THE HEART OF INDIA
Chapter 3: Punjabi cuisine
Perhaps you’ve never heard of this small State in North-West India, but you must have tasted or heard of one of its culinary specialities: chicken tikka masala, dal makhani, shahi paneer, lassi, emblematic India dishes, known the world over.
In this third chapter we take you off to Punjab: a rich territory about the size of Holland, bordering Pakistan, the land of Sikhs, whose age-old gastronomic traditions have travelled far afield to become the foreigners view of Indian cuisine.
Originally, Punjab covered part of India and part of today’s Pakistan. Punjab is North of the Indus valley, one of the first cradles of civilisation with the Harappan Civilisation, which first appeared in 5000 B.C. The Harappan Civilisation developed agriculture and livestock farming, eating chick peas, lentils and dairy products due to the domestication of buffalos. These three foods are the basic ingredients of Punjabi cuisine; channa, dal and paneer.
Over the centuries, Punjab was occupied by many empires; Persian, Greek, Mughal, Afghan then British in chronological order. One of the most notable was the Persian occupation which brought with it the technique and the tradition of the Tandoor oven, together with the Mughals who introduced chicken and mutton dishes which are today so typical of the region.
You can’t talk about Punjab without mentioning Sikhism, a religion founded in the 15th century by Guru Nanak. The majority of Punjabis are disciples of Nanak who was initially Hindu and whose best friend was Muslim. Nanak became exasperated with the way religions tore each other apart, whilst their sole aim should be to bring humanity together. So, he founded an order based on respect, tolerance, honesty, humility and peace.
“There is no Hindu and no Muslim. Only disciples (Sikhs in Punjabi)”– Guru Nanak.
Despite these precepts, Punjab was the Indian state that was the most affected by partition in 1947 with the creation of the independent Muslim states of Pakistan. With 10 million people forced to leave their homes at partition, many Sikhs chose to emigrate. They took with them expertise, age-old gastronomic traditions, a wealth of spices and a sprinkle of magic. Although the origins of certain dishes remain unclear, the vast majority of Indian dishes known around the world are originally from Punjab.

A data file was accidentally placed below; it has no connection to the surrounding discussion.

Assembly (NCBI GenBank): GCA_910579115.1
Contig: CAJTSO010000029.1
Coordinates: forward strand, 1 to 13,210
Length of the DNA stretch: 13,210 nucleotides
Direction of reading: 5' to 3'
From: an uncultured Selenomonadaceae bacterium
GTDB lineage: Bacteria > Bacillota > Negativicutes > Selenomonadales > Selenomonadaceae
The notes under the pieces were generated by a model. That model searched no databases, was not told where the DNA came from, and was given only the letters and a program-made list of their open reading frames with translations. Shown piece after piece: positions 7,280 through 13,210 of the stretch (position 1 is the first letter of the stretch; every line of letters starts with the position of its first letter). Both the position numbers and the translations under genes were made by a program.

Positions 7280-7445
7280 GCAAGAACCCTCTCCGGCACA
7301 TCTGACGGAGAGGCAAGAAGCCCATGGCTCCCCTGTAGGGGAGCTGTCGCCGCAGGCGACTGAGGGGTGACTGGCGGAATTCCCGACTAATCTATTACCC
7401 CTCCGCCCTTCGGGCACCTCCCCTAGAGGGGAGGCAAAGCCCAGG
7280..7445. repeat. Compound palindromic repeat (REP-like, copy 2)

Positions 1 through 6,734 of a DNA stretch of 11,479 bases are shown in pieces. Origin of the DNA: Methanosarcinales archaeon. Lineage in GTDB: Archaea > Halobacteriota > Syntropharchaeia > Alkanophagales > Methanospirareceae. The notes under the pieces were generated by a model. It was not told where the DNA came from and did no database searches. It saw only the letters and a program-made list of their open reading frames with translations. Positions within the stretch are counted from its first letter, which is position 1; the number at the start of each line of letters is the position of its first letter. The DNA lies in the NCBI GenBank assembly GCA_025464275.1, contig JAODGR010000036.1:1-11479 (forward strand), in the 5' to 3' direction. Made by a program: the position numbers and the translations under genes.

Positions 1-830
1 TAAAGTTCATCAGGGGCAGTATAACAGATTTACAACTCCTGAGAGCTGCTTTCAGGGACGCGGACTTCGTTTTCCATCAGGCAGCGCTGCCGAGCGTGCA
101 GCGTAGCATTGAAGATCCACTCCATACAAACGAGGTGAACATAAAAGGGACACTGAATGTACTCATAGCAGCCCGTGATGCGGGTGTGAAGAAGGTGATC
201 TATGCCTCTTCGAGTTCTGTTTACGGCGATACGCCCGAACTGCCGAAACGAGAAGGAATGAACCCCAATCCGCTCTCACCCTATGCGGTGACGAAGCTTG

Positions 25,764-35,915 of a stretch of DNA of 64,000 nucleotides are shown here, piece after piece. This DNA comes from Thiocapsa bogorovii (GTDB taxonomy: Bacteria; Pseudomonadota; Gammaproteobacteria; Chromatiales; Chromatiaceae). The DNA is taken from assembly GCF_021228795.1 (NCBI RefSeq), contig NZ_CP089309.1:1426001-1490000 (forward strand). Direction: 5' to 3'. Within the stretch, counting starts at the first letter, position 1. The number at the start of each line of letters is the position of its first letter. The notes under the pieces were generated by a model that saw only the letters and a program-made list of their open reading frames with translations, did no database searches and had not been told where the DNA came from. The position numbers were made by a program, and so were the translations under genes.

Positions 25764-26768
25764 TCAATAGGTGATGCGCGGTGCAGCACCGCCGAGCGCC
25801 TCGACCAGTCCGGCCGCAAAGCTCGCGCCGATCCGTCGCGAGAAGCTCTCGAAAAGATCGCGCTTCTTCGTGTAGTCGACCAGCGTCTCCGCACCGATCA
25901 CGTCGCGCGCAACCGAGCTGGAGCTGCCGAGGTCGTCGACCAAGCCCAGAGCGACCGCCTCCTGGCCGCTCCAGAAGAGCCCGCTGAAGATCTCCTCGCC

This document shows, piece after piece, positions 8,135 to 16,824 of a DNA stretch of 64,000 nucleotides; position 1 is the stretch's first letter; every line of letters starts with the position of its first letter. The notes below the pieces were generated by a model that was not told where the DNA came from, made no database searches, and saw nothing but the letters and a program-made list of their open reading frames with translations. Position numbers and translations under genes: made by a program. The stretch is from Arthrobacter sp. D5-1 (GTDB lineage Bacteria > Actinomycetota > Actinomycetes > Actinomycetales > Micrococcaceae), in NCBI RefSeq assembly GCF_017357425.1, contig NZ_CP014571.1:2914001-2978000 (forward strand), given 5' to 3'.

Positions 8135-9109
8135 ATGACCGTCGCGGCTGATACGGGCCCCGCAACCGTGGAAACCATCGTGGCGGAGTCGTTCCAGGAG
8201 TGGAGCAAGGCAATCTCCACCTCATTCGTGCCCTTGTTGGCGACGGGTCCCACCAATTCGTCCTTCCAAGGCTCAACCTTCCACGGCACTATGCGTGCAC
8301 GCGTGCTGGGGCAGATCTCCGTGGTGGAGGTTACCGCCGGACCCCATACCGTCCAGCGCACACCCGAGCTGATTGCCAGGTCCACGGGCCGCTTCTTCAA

“Masala, how can you describe this tasty and varied mix?”
Before we delve into the secrets of Punjabi cuisine, let’s take a closer at masala, an essential part of any Indian dish. Masala is a spice mix using up to 30 different spices! And no two are alike, every province, village and family has their very own recipe. We met Aruna in Bathinda, who told us that she never uses ginger in her masala because her father doesn’t like it… However, there are some spices that are virtually always used and masalas can be divided into two large categories: garam masala and garlic masala.
Garam in Hindi means “warm” and masala means “spice mix”. Garam masala is the name used for all mixes used on meat, vegetables and carbohydrates. Spices used include: pepper, cumin, coriander, cloves, cinnamon, fenugreek, bay leaf, fennel and green cardamom. Most restaurants use a simple garam masala with “only” 7 or 8 spices before adding specific spices depending on the dish.
The main ingredient of garlic masala, which is milder, is obviously garlic. By adding cumin, coriander, mustard seed, ginger, turmeric and a pinch of chilli pepper, you can create an excellent mix for fish and any tomato-based recipe. Aruna also told us that this mix is simply delicious with pumpkin… Ideal for your autumn and Halloween dishes!
“You don’t need a silver fork to eat good food”– Paul Prudhomme
During our two month trip around Indian, the best food we ate was in Punjabi dhabas (roadside cafés). These little restaurants all offer the same type of food: lentils, chick peas, buffalo paneer, chicken and mutton, each cooked with their own garam masala. These make delicious dishes served with chapatis, naans and paranthas to mop up the tasty sauce. These flatbreads can also be stuffed with cheese, potatoes or cauliflower.
The Tandoor oven, which gave its name to the famous tandoori chicken dish, is an essential tool in Punjabi cuisine. A fire is lit inside the clay oven, and its bell shape keeps the heat in, with temperatures reaching up to 500°C. The bread is stuck to the scorching hot sides of the oven, while mutton and chicken are placed in the centre using skewers. Certain dhabas leave their dishes to cook overnight in large pots placed directly on the oven, which has gone out but is still warm.
In short, Punjabi cuisine is the pillar of North-Indian cuisine, inherited from a great number of different influences. It’s hardly surprising then that this cuisine, which uses unique cooking techniques and ancestral spice mixes, has spread all over the world to become the hallmark of Indian cuisine.